@ October 29, 2008 6:40 PM in Radiator sounds like rainwater in a downspout

do you have a significant night setback? If so, it could just be the condensate from a good full run running out the traps and down the return... Does it do it every time the system runs? Or just in the morning?


@ October 29, 2008 6:38 PM in hot water Radiators and Single Entry valve

are you converting a steam system to hydronic? If so, may I ask why? Steam is easy to get running properly, and just as good (if not better) quality heat. If you are converting, there are a lot of things to consider... and most of the folks on the Wall would not recommend doing it!

does it work?

@ October 28, 2008 9:03 PM in vacuum

As Nicholas said, older steam systems were intended to pull a vacuum. Nothing wrong with it, by itself -- if anything, it might reassure you that there are no leaks! If the system is otherwise working OK, not to worry. On the other hand, if you need more venting or if you are having water level problems, get and read Dan's book...

Brad's first post

@ October 28, 2008 11:41 AM in New Twist on HeatingHelp?

is, as usual, excellent. A few additional comments. First, windows: if you have decent storm windows, just make sure that the inner sashes are in decent shape and closed. Good new windows are not cheap, and it would be very hard to get a payback on the cost; as someone said, old ones, properly maintained, are about 85% as good. Infiltration is the real biggy. Find it and fix it -- a nice cold windy day is ideal for this. Along the sills in the foundation is often overlooked. There are some spray-on foams (Icynene comes to mind, and I've spec'ed it very successfully in some historic house renovations) which really seal tight, and don't need an extra vapour barrier or draft barrier. Any of the spray-ons, however, is problematic in a wall, unless you plan to open either the inside or the outside: they can expand enough to pop plaster or dry wall, and it can be difficult in a wall to make sure that all the spaces get filled. Have fun!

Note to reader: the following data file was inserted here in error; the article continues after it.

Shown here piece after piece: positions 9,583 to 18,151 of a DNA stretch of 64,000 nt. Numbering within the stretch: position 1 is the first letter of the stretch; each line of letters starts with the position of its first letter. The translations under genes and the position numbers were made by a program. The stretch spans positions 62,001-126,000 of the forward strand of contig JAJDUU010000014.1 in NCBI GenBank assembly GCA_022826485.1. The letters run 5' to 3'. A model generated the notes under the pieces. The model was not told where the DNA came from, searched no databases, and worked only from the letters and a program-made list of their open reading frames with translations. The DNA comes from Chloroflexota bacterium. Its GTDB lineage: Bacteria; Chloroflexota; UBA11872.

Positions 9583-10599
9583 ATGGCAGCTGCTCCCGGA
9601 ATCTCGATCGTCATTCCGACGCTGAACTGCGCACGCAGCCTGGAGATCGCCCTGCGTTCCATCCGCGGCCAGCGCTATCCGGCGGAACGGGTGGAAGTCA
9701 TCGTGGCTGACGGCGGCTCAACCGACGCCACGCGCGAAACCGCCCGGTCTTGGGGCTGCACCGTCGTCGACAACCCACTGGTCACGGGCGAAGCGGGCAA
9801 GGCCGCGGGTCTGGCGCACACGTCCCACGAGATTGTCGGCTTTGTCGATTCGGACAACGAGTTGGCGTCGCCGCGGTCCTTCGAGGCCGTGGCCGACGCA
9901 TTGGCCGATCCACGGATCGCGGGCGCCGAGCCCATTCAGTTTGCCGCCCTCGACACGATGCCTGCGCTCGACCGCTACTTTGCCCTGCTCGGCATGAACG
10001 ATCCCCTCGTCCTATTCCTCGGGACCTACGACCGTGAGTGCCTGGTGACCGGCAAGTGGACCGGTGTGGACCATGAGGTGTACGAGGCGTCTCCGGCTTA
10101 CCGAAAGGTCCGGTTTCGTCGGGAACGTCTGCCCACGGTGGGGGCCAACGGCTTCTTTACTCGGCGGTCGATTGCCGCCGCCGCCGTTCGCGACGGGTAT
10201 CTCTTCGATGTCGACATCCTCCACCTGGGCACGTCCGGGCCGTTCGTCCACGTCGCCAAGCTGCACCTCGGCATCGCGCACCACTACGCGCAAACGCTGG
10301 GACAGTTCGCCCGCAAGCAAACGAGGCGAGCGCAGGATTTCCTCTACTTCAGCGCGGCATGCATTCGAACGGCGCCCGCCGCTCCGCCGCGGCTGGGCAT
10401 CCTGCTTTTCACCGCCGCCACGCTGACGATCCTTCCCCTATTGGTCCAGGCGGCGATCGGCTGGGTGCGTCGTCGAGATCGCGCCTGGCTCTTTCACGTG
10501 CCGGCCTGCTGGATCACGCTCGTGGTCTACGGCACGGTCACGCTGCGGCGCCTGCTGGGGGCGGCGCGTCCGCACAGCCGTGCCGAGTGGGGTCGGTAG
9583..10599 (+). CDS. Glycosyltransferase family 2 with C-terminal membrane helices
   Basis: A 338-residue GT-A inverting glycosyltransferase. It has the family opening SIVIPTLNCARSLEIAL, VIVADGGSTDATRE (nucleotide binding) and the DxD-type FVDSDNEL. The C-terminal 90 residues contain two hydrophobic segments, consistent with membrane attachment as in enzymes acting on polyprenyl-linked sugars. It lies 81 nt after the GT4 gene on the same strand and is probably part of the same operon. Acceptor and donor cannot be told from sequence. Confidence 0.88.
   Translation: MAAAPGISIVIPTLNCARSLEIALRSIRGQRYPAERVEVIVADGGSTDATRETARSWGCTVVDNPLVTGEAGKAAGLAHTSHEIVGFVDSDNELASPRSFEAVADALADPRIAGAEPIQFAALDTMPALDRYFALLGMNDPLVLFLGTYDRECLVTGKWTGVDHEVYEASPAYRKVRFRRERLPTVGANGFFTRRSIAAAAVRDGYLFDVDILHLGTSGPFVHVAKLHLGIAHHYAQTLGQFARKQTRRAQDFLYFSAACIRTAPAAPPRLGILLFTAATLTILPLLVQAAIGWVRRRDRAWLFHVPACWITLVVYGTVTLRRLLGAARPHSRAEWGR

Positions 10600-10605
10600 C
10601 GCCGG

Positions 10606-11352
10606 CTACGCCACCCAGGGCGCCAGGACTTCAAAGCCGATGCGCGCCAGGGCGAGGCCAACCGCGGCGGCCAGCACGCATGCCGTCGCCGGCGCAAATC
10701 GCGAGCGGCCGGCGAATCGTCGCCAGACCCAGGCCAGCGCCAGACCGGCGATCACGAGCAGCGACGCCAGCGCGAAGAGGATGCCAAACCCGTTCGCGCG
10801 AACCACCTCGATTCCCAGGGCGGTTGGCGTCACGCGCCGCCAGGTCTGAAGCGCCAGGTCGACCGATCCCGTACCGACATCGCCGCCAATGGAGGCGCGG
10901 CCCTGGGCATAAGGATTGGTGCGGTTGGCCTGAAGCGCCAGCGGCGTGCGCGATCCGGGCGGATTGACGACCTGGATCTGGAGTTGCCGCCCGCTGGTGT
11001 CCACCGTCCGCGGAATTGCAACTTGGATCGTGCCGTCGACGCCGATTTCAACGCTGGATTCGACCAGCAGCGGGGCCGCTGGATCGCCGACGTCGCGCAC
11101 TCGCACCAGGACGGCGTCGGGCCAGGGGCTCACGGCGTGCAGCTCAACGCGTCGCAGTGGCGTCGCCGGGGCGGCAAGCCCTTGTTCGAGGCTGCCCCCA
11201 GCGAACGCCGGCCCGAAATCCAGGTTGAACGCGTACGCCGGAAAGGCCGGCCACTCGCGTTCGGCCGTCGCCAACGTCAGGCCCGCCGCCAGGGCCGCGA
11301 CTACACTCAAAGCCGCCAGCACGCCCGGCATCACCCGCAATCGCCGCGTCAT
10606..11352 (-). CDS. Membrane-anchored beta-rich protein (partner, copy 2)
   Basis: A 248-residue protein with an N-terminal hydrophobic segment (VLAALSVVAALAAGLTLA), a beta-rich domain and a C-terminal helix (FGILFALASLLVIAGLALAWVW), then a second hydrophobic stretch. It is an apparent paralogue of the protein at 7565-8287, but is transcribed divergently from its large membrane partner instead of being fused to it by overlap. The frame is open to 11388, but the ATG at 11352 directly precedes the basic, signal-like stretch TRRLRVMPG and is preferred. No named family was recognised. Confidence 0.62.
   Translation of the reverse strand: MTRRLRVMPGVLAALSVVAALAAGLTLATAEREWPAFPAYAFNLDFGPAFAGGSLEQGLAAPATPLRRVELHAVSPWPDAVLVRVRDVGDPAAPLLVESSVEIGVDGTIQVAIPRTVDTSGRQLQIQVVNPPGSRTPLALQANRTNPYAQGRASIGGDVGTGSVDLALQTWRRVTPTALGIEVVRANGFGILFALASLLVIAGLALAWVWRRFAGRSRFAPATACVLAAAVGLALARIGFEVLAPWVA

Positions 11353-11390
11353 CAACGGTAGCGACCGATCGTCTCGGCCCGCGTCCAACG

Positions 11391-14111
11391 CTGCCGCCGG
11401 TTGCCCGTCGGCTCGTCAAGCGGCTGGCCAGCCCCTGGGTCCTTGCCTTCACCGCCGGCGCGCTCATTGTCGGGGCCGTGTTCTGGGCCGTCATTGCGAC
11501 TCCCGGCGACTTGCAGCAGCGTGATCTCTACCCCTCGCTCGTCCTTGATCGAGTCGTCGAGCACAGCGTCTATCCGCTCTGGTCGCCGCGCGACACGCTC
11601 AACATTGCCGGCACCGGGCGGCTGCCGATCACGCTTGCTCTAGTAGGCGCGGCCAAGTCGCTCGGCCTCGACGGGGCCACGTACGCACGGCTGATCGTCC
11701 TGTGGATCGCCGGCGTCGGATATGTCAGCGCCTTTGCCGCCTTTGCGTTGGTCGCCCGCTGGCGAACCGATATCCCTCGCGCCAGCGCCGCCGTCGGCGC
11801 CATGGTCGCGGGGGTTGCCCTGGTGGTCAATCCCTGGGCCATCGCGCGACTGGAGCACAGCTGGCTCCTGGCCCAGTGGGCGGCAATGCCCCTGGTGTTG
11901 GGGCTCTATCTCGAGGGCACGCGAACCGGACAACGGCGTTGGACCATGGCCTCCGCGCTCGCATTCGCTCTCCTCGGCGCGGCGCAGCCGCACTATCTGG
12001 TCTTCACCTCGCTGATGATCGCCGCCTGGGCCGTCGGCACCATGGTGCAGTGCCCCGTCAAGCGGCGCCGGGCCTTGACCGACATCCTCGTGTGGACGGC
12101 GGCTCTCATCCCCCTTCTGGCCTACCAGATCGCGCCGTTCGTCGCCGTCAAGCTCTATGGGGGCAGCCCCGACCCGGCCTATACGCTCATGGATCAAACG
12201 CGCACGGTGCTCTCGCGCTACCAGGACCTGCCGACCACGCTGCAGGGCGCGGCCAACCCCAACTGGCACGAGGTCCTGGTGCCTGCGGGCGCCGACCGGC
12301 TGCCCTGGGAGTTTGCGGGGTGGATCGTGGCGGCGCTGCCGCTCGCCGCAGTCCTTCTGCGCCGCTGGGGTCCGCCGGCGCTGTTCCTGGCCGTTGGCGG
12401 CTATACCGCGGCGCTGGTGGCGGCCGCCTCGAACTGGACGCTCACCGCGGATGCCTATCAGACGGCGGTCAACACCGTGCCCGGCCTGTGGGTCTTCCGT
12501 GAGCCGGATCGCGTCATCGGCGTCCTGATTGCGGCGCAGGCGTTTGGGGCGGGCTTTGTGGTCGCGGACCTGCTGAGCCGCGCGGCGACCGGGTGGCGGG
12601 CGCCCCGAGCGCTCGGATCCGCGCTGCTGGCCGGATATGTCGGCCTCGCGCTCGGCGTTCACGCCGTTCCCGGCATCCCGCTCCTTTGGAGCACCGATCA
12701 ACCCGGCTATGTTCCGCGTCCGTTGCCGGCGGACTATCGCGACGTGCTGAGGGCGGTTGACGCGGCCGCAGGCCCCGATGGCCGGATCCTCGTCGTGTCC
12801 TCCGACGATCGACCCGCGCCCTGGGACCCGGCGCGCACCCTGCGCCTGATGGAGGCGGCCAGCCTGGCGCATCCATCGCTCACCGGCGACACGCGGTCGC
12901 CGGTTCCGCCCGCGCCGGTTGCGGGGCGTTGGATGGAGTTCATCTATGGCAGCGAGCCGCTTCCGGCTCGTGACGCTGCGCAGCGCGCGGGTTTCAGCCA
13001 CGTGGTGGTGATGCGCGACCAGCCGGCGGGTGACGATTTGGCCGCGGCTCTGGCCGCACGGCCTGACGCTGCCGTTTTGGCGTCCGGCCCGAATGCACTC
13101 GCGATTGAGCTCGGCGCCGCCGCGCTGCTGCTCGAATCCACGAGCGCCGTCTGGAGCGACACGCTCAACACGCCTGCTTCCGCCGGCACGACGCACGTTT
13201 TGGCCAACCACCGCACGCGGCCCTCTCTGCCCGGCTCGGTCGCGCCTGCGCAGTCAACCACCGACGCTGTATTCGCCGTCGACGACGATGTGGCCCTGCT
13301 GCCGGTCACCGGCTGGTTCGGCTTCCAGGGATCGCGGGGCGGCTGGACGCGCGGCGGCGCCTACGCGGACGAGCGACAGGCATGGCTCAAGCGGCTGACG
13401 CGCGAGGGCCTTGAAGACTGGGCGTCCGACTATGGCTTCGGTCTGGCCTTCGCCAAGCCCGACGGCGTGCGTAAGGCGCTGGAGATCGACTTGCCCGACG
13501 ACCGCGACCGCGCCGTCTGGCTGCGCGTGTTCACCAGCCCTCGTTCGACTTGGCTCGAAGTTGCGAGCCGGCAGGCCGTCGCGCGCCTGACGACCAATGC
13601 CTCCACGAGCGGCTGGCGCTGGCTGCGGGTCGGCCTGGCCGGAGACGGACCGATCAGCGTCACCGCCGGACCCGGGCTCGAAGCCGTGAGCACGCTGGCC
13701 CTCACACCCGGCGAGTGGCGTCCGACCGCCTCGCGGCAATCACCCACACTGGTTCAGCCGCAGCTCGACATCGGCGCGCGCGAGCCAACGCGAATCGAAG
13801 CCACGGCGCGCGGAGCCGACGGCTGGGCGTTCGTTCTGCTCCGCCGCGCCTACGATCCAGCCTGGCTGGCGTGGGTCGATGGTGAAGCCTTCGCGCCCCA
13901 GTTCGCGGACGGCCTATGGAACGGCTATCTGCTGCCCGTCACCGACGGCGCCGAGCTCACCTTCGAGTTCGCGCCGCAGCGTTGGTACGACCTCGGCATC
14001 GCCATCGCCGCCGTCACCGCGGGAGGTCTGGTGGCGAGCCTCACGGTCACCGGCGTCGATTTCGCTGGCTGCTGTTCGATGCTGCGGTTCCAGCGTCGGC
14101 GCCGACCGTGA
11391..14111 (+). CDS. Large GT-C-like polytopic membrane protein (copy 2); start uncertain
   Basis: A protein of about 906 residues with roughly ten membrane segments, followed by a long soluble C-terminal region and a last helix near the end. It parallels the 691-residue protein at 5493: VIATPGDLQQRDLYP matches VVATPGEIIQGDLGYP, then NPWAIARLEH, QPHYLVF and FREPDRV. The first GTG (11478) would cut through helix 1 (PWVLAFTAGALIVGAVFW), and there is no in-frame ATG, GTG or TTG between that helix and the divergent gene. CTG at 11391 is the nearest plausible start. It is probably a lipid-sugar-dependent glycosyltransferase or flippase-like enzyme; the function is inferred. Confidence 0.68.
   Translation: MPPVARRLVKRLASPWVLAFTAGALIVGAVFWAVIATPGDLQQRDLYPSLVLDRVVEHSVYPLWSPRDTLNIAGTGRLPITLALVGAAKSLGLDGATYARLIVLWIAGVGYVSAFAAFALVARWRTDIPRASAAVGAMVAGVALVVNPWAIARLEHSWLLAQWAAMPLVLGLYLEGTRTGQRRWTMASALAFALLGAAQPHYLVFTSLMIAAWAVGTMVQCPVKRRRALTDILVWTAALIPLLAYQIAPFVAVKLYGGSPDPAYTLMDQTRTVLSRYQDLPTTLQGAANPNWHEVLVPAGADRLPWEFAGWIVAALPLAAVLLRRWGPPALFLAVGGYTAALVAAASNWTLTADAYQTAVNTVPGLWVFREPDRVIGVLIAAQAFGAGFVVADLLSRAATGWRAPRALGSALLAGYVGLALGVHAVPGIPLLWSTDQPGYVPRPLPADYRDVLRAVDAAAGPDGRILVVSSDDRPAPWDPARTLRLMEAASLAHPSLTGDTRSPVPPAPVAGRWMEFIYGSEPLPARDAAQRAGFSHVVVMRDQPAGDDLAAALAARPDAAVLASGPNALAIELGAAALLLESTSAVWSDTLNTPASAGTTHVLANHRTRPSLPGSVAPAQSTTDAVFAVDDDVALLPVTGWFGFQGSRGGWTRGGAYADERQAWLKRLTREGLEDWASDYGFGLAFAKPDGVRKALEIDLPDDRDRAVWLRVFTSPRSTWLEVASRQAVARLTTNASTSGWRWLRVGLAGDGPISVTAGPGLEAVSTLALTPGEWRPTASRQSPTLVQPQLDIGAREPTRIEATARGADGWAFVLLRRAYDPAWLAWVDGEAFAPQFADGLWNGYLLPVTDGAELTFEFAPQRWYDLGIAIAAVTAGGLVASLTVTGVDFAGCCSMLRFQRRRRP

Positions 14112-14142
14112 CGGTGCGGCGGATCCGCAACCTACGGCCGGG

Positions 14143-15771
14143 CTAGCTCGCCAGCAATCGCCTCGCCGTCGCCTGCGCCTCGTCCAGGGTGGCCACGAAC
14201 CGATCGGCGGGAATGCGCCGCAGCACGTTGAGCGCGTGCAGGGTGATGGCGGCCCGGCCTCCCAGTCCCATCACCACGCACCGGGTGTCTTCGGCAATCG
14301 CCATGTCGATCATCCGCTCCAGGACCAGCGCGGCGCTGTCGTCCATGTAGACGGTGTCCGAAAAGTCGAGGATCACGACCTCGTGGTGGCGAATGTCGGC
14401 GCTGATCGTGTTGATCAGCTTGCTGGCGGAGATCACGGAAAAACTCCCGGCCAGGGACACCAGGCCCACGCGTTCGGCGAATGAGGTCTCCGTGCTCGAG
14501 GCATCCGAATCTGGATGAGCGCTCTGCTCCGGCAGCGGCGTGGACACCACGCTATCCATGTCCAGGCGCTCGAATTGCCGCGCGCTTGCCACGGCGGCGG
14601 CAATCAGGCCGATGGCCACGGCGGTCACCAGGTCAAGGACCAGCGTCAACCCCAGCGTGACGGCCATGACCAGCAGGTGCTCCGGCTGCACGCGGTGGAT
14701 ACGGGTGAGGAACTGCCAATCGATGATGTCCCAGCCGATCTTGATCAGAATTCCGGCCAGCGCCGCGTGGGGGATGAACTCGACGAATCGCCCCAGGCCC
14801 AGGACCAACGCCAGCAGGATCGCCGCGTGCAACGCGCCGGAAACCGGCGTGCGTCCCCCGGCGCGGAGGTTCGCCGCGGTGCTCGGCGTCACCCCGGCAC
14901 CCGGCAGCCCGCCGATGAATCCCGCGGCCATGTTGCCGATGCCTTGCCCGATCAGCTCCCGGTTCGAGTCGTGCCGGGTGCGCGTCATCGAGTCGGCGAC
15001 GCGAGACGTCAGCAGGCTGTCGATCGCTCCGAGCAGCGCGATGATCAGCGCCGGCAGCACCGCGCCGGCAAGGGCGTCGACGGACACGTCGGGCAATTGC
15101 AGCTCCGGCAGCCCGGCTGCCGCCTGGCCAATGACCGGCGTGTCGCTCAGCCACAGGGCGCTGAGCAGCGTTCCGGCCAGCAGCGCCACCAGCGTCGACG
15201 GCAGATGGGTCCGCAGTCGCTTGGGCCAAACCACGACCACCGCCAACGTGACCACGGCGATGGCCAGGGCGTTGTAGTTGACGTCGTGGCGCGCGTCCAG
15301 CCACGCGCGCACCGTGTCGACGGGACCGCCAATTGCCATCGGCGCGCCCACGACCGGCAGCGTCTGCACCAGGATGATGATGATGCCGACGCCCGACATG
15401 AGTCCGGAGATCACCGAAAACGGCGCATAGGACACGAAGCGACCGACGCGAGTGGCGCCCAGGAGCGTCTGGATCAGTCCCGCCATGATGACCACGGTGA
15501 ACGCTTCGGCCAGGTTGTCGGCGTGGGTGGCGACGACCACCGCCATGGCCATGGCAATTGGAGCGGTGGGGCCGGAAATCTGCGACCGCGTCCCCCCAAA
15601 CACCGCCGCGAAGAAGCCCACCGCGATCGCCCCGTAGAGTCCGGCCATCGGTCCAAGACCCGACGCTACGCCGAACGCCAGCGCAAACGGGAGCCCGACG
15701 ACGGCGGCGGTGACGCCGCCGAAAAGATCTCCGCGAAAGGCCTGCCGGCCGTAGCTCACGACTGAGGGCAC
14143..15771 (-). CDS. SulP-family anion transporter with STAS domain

biggest single problem

@ October 27, 2008 9:56 AM in Copper pipe for new steam radiators.. Yes or No?

with copper for steam radiators is stress. As the pipe expands when the steam hits it, it wants to move. Threaded pipe can move (just a little) at the threaded joints and do this forever; sweated copper pipe cannot -- so unless there is some pipe configuration to take up the expansion by flexing the pipe itself, the stress on those solder joints is going to be terrific. I have a few bits of copper radiator pipe which are OK after about 50 years -- but the joints were made up by a real old time master plumber, and in each one there is opportunity for the pipe itself to flex. Spinning threaded pipe -- even threading pipe -- isn't that hard once you get the hang of it. Corrosion can be a problem, but not usually.